Saturday, December 24, 2011

Open Letter to a Grieving Friend

December 24, 2011

Erin's First Christmas Eve--14 Years Ago

I have a friend who has suffered some gut-wrenching losses.  She's pretty far from friends and family and pulling the oars towards finishing her dissertation.  There are so many people I know who can identify with her words to me:    "so, this death thing seems to get worse, or at least it has for me. I guess it was the whole shock thing that has made this last longer? or does it just get harder the longer they are gone? I'm finding it absolutely ridiculous . . ." and so on.  
Many of you know these words and all the verses that follow after.  Here's my current thinking on that topic and what I wrote her [with a couple of corrections and grammar fixes]:

"Dear Friend,

I'm pretty sure I'm not an expert here, but since you asked:

I think the whole living on after your Rock of Gibraltar dies is a pretty sketchy process, and I really think you need to find more ways to be gentle with yourself.  Consider how tough what you are experiencing really is:

You have lost part of your self, all the shared memories and specialness.  It is not particularly fulfilling to try to describe those things to others, because it makes what you are talking about feel so light weight and inconsequential.  Then it makes you mad or sad that that person can't really know what you are talking about, describing, trying to express.  They can't know the person.  There aren't any mores, just what you have stored in your memory and relics.

It is okay to feel empty.  It is okay to start crying at really weird and inconsequential (or heavy-weight) things.  Give yourself a chance to talk about it and talk about your dad.  If it helps, write me out long letters telling me about him.  Take little steps.  Nothing is the same as it was.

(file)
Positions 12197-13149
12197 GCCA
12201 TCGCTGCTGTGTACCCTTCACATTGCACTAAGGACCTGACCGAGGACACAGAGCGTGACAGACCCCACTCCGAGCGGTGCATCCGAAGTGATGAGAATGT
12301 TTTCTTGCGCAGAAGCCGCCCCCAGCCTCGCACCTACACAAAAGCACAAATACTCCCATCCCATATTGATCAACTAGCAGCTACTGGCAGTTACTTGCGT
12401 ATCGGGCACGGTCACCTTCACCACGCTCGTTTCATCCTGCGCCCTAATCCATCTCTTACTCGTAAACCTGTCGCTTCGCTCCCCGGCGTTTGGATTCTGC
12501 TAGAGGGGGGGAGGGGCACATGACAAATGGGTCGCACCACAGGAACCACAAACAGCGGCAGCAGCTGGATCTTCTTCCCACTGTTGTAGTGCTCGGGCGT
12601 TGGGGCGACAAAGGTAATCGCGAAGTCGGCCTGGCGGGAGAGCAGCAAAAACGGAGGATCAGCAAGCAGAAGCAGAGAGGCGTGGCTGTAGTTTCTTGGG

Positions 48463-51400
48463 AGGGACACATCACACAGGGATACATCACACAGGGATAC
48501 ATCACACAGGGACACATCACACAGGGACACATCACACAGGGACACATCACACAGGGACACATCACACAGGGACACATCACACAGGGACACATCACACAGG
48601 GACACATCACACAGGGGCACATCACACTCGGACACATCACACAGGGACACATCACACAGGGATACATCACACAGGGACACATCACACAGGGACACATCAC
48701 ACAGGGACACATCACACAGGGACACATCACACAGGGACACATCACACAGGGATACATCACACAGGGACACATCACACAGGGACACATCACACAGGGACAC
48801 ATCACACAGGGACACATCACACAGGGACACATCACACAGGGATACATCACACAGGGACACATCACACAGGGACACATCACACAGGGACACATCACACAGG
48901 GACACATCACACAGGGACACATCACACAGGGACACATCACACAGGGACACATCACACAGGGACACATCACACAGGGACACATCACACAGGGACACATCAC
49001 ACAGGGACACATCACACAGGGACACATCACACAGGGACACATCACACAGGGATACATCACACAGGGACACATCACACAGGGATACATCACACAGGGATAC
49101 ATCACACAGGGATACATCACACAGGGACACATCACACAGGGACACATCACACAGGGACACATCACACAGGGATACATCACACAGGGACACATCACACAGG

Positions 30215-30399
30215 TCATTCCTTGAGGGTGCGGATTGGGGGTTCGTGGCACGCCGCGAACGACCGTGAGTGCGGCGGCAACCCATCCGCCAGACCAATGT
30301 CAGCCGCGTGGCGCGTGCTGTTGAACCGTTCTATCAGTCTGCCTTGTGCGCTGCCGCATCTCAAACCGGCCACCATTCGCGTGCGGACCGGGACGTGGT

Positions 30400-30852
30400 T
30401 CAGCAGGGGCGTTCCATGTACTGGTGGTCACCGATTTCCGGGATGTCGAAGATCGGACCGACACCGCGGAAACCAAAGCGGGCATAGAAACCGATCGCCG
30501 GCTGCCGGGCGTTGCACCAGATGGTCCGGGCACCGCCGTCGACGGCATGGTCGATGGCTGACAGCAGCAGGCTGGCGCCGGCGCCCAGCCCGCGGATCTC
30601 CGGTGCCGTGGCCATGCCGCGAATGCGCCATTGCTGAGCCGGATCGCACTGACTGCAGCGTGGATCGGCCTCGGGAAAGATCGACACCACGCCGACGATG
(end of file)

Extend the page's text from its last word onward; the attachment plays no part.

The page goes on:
The main thing is that you don't have to decide how you are supposed to feel about it, how you explain it to yourself emotionally or intellectually, how you frame your life going forward, and especially you don't have to stick with one answer.  My feelings, explanations, rationales, and so on about Erin change to match what I need.  I don't have to put it all in a box that I can store forever.

I'm sorry you are lonely and suffering.  Think of a small thing you can do to honor your feelings for your situations, and do it.  It's even better if you can do it with others.  Find a verb that works.


About the photo at the top:  I think we bought this Santa suit for our oldest niece Lauren.  I know her sister Shannon wore it, as well as Davis, and possibly Annabelle.  I don't really know where it is now, but I think I need to look for it in the attic next time I clean up there.  We still have the wagon (much worse for wear).  We hauled Erin around the lake in it when she was little and later at various times when her adventurous spirit outstripped her ability to navigate where she wanted to go.  The Elmo plane and train were just part of the always eclectic tastes Erin had in toys (and everything really).  The smile?  That's just the way she rolled.


  1. I was amazed by the way she rolled.. That infectious smile was with Erin even as a wee babe!...

    Such kind and knowing words you've written for your friend.

  2. Beautiful words from a beautiful heart--the heart that shaped Erin into the amazing girl she was.